Tesla Motors, Inc. just won the rights to the Domain name TSLA.com is a one member UDRP panel decision although it was willing to give up the domain name to Tesla.
It’s a shame that the case had to go to a decision.
“”Respondent, via its formal Response, consents to having the at-issue domain name transferred to Complainant.””
Many domainers have the opinion that they will always have the option of just giving a domain name to a trademark holder but this once again shows that is not always the case.
The difference is that since the case went to a decision the domain owner now has a lose on the UDRP records (actually 2).
The domain owner did successful defend a UDRP on the domain name ewomen.com
The one member panel of Paul M. DeCicco on the issue of “Consent To Transfer”
Paragraph 15(a) of the Rules thus permits a panel to grant a complainant’s requested relief without deference to Policy ¶¶4(a)ii or 4(a)iii when a respondent consents to such relief.
Since there is a clear indication in the record that Respondent agrees to transfer the at-issue domain name to Complainant, the Panel follows its rationale set out in Homer TLC, Inc. v. Jacek Woloszuk, FA613637 (Nat. Arb. Forum May 17, 2015), as well as in other similarly reasoned decisions where the respondent likewise agreed to transfer the at-issue domain name to the complainant.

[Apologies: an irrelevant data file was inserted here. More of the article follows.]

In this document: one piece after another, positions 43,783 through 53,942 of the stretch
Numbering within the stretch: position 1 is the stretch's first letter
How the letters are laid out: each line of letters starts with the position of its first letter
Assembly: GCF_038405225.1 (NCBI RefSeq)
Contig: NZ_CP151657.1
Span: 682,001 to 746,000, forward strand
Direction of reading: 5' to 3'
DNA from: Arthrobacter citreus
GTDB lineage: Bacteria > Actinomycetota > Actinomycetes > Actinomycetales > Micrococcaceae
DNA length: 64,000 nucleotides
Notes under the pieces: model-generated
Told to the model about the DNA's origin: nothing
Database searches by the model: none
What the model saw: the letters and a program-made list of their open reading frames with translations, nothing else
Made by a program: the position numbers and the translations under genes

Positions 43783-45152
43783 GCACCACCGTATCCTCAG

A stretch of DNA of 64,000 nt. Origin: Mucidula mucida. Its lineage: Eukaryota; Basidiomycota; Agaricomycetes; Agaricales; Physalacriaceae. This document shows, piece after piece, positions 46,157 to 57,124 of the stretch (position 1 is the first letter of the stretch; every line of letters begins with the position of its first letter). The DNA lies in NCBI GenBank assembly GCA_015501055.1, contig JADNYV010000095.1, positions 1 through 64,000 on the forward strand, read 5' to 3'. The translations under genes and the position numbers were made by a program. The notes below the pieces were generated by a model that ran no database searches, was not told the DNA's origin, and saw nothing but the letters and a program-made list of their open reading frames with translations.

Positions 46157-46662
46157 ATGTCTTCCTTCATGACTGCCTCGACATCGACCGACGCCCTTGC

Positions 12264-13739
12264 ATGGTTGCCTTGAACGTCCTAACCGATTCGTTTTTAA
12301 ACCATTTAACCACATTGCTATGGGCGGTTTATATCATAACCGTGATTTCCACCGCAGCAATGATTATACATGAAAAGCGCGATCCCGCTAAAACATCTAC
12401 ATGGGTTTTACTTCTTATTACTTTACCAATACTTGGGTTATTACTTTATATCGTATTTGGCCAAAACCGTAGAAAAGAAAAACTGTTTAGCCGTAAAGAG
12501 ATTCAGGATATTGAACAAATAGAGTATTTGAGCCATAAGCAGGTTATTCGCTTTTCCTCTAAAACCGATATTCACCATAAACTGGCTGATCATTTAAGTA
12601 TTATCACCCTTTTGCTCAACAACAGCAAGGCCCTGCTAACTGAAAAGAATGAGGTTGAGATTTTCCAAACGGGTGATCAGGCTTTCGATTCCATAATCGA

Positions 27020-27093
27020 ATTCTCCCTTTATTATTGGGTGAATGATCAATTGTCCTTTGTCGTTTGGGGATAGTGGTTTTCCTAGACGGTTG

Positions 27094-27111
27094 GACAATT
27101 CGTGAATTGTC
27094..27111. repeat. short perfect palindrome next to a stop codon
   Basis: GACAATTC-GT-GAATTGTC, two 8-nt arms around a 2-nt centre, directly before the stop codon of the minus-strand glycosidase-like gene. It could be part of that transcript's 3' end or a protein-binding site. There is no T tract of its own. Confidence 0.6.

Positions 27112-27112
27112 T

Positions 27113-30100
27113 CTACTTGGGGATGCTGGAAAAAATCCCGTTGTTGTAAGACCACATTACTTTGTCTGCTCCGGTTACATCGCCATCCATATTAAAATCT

As more fully discussed in the cases referenced above, as a necessary prerequisite to Complainant obtaining the requested relief, even where Respondent consents to such relief, Complainant must nevertheless demonstrate that it has rights in a mark that is confusingly similar or identical to the at-issue domain name.
In the instant case, Complainant establishes its rights in the TESLA mark through its USPTO trademark registration of such mark. See Paisley Park Enters. v. Lawson, FA 384834 (Nat. Arb. Forum Feb. 1, 2005) (finding that the complainant had established rights in the PAISLEY PARK mark under Policy ¶ 4(a)(i) through registration of the mark with the USPTO). Furthermore, Respondent’s
Respondent’s unequivocal consent-to-transfer the at-issue domain name to Complainant compels the Panel to order that the